Facebook Facial Recognition: A new Facebook notification alerts users to the platform’s increasingly comprehensive facial recognition features and directs them to a privacy page that details how to opt out of the system; the company’s notification comes on the heels of a federal ruling that Facebook will be subject to a class action lawsuit regarding its biometric data gathering and storage program.

Information Security and Cyberthreats

Equifax Breach Continues: Equifax revealed an additional 2.5 million Americans were affected by last year’s massive data breach, bringing the grand total to 147.9 million people; the company said the newly identified consumers were not included in the original count because their social security numbers were not stolen—just their partial driver’s license information.  

Chinese iCloud Encryption: Last month, Apple announced that it will hand over management of its Chinese iCloud data to a Chinese state-owned firm called Cloud Big Data Industrial Development Co. in order to comply with new laws; Apple will also hold iCloud encryption keys for Chinese users in China itself, raising new concerns about government access to users’ data.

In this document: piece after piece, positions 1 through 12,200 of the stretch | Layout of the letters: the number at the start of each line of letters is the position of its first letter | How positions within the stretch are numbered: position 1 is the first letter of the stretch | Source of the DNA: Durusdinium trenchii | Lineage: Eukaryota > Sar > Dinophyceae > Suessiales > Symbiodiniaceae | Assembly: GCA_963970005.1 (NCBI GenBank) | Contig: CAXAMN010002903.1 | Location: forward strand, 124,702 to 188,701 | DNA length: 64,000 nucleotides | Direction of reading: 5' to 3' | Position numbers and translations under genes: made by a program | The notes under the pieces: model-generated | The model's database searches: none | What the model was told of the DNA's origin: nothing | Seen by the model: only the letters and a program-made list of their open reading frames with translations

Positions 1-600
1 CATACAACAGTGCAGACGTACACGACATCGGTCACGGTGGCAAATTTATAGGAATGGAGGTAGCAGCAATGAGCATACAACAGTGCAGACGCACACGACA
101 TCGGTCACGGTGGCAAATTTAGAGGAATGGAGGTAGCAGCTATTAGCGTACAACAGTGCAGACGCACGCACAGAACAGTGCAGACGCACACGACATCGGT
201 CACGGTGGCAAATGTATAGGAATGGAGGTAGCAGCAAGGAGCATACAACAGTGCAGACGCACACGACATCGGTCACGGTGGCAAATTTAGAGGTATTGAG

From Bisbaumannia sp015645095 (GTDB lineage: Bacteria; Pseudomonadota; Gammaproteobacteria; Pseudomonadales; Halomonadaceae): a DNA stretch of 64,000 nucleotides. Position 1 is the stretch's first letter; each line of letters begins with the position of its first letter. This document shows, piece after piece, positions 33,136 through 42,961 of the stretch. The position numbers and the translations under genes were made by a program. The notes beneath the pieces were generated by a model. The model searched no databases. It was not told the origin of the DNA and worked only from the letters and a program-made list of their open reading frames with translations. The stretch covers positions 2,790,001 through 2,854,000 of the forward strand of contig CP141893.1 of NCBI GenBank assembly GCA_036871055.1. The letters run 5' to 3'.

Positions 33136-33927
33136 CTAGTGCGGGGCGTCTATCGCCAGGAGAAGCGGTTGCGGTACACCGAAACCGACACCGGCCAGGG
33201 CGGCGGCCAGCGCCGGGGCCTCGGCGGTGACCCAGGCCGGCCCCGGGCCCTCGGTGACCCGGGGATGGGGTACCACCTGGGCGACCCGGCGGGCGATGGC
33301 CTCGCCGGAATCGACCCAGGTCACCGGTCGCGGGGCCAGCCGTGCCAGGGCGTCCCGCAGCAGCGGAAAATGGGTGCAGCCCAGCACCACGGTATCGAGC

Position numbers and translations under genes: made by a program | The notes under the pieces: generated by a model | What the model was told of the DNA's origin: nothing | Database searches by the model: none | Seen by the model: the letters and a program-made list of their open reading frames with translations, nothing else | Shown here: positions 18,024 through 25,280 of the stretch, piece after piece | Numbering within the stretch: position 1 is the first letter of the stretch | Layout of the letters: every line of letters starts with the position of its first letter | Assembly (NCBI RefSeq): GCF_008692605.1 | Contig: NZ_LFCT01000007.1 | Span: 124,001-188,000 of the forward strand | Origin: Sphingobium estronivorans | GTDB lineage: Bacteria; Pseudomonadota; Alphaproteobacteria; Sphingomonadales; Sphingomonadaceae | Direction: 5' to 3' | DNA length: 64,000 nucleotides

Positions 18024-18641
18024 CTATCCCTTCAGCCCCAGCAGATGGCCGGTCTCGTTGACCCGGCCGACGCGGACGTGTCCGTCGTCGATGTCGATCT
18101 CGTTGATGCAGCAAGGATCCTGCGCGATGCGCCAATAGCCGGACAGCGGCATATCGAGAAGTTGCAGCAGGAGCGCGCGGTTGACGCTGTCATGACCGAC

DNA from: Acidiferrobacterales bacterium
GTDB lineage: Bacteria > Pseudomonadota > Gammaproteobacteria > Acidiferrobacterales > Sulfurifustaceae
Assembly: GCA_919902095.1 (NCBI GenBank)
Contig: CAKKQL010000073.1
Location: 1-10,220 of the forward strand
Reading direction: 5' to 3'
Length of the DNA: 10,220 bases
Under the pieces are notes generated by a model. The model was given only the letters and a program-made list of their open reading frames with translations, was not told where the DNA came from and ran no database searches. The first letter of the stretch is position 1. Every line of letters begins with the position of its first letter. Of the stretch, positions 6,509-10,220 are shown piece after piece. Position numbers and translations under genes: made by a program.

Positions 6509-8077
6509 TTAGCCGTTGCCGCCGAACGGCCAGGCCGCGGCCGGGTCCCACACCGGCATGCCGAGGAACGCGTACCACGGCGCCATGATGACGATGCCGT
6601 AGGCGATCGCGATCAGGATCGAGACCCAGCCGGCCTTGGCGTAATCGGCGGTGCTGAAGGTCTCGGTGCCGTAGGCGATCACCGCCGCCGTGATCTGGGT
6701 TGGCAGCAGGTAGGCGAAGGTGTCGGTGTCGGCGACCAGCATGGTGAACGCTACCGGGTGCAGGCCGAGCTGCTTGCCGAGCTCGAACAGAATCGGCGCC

Intellectual Property

Fox News v. TVEyes: The U.S. Court of Appeals for the Second Circuit ruled that media-monitoring service TVEyes violated copyright law by allowing its customers to watch video clips from Fox News, reversing a lower court’s decision that found TVEyes’ service was fair use; TVEyes failed to prove that its service was protected by the fair use doctrine because its redistribution of Fox News’ programming makes all of Fox’s copyrighted audiovisual content available to TVEyes’ customers and it “deprives Fox of revenue that properly belongs to the copyright holder.”

Free Expression and Censorship

China’s Social Media Crackdown: After the Chinese government announced its proposal to remove an article in its constitution that limits presidential terms to two five-year terms, negative reactions sparked the government’s crackdown on social media posts; “I don’t agree,” “migration,” “constitution amendment,” “proclaiming oneself an emperor,” and the letter “N”—the equivalent of the American “X”—were some of the terms blocked on the Chinese internet.